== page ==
Injury Free Pull-Ups

Injury Free Pull Ups

There has been more talk about doing pull-ups of late, and I have seen more people give them a go in the gym.

What I have seen has kind of scared me. People are jumping off stability balls, using other people’s backs, or just crashing to the floor when trying one.

I asked my friend, Shawna Kaminski, who has created a very excellent pull-up program to give us some tips on how to do a pull-up injury-free. Take it away, Shawna.

Pulls Ups and Injuries

You can’t deny the power of the pull-up; a beautiful physique can be sculpted with a simple pull-up. It broadens and strengthens the back while sculpting the waist in one fluid, an easy-to-understand (but challenging to do) maneuver.

You can see how the pull-up is a compound movement and can effectively train the core. Surprisingly, the pull-up engages the core a great deal. The prime mover for the pull-up is the latissimus dorsi. The secondary movers and stabilizers for the pull-up include the trapezius, rhomboids, biceps, serratus anterior, transverse abdominous, and obliques.

As with any movement, it’s imperative to ensure that proper form is used to prevent injury.

Pull Up Body Position

I once made the mistake of overzealous training when training to do the human flag, and my elbows and I weren’t on speaking terms for several weeks.

(Shawna asked me about her sore elbows, and this is what I suggested to her:)

The pull-up is no different. A few things can be done to prevent injury, specifically overuse injury when doing the pull-up.

First, you need to get your mind focused on the correct muscles to get your first pull up. Rather than using the back muscles, many people will try to lift with their arms, chest, shoulders, or anything to get their body to move. This will get you NOWHERE FAST.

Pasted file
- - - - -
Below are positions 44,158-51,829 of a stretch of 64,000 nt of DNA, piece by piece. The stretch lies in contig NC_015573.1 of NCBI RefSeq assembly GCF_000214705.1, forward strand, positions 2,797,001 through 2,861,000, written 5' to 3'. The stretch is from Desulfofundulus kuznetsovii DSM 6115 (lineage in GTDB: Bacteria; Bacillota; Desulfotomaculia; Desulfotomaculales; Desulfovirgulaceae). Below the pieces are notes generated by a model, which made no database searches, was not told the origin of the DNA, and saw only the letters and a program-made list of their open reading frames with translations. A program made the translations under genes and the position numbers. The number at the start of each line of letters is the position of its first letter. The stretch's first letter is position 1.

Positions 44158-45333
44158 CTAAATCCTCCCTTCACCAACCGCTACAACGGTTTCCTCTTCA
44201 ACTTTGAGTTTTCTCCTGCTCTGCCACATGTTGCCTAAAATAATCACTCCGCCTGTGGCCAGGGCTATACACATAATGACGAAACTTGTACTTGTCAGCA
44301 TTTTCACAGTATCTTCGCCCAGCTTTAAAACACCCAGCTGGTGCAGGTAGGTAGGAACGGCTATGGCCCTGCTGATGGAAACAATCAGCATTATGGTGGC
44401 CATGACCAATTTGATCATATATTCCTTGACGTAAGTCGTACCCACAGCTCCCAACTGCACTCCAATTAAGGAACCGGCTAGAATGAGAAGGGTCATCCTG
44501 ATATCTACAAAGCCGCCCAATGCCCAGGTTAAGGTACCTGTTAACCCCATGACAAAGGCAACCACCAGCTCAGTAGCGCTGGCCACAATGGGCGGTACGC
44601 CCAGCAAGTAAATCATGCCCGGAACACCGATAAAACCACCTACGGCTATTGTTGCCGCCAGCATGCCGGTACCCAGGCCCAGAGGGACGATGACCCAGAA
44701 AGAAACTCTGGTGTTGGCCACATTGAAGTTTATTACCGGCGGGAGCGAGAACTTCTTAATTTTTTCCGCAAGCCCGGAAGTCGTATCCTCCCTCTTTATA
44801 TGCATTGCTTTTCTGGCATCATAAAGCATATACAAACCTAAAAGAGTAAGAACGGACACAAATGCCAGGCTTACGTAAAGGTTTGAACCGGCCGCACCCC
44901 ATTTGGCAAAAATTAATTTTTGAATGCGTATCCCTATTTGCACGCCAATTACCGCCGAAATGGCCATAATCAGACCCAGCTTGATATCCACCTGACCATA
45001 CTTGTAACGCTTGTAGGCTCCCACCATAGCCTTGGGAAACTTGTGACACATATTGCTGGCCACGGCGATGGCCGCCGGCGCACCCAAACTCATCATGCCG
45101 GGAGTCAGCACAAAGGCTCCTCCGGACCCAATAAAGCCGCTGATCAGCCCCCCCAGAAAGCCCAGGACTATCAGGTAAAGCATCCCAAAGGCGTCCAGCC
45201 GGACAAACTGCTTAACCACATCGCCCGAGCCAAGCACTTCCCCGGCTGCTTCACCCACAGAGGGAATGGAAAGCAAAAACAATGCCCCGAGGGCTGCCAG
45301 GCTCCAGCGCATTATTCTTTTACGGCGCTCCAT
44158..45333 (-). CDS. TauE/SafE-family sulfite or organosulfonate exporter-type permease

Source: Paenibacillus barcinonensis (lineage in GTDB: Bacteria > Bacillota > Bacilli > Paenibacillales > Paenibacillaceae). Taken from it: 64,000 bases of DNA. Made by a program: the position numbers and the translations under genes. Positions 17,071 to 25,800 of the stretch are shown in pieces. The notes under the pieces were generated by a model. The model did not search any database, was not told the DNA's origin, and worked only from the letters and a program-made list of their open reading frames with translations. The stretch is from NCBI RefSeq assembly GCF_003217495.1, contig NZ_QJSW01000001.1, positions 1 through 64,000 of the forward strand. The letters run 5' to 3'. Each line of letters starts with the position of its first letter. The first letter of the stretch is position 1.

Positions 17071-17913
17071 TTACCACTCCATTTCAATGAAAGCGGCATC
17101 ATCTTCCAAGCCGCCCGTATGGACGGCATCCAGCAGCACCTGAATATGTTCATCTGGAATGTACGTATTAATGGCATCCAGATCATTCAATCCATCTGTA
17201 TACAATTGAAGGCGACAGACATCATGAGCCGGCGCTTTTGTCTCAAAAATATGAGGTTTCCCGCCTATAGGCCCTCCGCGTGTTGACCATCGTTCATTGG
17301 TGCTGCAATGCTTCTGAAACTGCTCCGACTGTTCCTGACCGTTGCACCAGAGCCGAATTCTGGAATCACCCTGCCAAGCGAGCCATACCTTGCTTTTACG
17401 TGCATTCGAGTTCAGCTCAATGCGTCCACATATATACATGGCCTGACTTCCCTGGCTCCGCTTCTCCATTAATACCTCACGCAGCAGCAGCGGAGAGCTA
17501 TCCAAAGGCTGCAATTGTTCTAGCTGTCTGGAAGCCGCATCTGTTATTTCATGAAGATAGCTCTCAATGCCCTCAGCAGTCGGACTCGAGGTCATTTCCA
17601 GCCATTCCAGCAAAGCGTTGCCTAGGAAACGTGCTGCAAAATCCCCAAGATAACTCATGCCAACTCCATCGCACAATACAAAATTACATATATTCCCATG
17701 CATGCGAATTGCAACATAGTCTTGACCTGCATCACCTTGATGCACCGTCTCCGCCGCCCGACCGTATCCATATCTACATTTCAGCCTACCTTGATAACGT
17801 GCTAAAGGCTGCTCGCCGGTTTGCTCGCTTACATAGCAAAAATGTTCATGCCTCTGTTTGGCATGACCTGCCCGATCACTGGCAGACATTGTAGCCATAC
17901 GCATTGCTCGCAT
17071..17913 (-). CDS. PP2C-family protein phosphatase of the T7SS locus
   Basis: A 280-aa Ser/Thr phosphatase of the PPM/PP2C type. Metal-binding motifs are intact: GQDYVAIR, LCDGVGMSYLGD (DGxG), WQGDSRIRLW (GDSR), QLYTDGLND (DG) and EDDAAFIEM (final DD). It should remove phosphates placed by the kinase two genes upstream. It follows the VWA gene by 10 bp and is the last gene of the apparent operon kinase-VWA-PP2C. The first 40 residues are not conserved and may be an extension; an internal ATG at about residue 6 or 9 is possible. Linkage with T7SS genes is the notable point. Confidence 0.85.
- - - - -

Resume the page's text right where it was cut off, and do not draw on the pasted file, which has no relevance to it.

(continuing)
It would help if you were in the correct position when doing an assisted pull-up.

You need to get your body UNDER the bar like this:

You need to position yourself so that you’re looking up and ready to engage the BACK muscles, NOT just the muscles of the arms. Your legs will be used to help you, but they need to be directly UNDER your hips, not in front of you. If your legs are in front too much, it will cause you to lay back and get out from under the bar.

Place the legs directly under your hips for the assisted pull like this:

Using a bench or box directly under you is the most helpful.

It may seem like I’m splitting hairs with the correct position for the assisted pull-up. I am.

This is the KEY to being successful.

A simple exercise that anyone can do for you to FIND the back muscles is to do a simple hang from a suspended bar.

As you hang, look up and think about inwardly rotating your scapula or squeezing your shoulder blades together. This will cause you to press the chest forward. You should start to feel a slight elevation of your body, even if you can’t move your entire body up to the bar yet.

This improved body position will address the standard error of inwardly rotating the shoulders to pull the body up. The back is much more robust, and everyone will be more successful when they engage the back muscles when doing a pull-up.

Pull Up Grip